People living in the Brabant town of Boxtel, earmarked as a test site for shale gas extraction, are planning to take their protest to The Hague, Nos television reports.
Locals are angry the government is planning to sanction test drilling before deciding on the value and economic benefits of shale gas and worry about the impact of the project on the local environment – particularly the risk of earthquakes.
Local water board Brabant Water has already said it will carry out its own research into the effect of extracting shale gas on drinking water. The government’s report published on Monday is inadequate and does not look at the potential risks for water supplies, the company is quoted as saying by Nos.
Test drilling will not take place before the second half of 2014 at the earliest, economic affairs minister Henk Kamp told reporters on Monday. ‘There is a long way still to go,’ Kamp said.
Kamp said extracting shale gas will generate ‘several tens of billions of euros’ for the Netherlands but is more expensive than traditional gas because of the extraction process.
Shale gas will contribute to the ‘spending power of ordinary people’ Kamp said, adding that he hoped protestors would take the interests of the nation as a whole into account.
The report giving the green light to extracting shale gas from deep under the Netherlands will be first assessed by a commission of environmental experts before any final decision is taken, Kamp said.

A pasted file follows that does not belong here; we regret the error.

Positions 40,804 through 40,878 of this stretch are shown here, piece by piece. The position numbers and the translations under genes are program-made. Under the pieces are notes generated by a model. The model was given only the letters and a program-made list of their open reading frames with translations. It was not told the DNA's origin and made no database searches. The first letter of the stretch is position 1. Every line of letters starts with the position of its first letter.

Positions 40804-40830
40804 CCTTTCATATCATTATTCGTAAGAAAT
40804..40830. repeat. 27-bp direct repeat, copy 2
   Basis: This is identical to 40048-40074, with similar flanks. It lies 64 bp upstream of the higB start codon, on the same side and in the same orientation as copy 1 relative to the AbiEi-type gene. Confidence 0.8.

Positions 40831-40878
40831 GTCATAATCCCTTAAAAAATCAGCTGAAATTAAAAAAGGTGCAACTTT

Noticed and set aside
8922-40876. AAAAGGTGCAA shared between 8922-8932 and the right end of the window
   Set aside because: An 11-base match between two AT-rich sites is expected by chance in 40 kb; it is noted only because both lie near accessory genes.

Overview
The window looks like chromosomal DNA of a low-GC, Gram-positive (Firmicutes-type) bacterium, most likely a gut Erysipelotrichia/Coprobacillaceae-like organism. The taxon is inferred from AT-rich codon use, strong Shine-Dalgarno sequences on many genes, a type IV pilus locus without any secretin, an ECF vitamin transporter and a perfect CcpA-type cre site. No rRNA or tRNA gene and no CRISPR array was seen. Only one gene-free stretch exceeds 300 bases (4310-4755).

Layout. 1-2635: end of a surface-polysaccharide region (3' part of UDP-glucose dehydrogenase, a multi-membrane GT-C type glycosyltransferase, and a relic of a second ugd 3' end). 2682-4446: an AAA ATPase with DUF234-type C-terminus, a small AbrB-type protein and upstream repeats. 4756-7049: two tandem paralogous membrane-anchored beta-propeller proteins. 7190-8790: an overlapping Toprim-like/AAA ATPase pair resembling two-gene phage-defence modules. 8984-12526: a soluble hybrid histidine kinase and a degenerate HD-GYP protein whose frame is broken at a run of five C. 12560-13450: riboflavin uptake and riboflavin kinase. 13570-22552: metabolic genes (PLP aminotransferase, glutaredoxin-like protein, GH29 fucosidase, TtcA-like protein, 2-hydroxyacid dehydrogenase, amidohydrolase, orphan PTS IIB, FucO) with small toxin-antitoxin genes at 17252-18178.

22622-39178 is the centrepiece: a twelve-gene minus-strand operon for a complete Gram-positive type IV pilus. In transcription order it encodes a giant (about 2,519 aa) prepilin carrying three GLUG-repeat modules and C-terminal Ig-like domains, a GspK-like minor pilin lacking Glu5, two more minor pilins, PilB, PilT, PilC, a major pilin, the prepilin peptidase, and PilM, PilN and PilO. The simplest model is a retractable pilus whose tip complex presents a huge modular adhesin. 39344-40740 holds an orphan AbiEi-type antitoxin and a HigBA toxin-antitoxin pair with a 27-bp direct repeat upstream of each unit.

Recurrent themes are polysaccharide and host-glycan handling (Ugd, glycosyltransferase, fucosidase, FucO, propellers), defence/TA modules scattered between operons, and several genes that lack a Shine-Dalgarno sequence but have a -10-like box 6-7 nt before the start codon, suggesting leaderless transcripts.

‘The report shows the risks attached to finding and extracting shale gas can be managed using current legislation,’ Kamp said. ‘And test drills will be needed to test the potential benefits of shale gas to the Dutch economy.’
British company Cuadrilla Resources has already applied for licences to carry out test drilling in three places in the Netherlands – Boxtel, Haaren and Noordoostpolder.
Shale gas is ordinary natural gas that has been trapped in dense shale beds deep underground. It is extracted using a controversial process known as fracking, which involves drilling a hole deep into the shale and pumping in water mixed with sand and chemicals.
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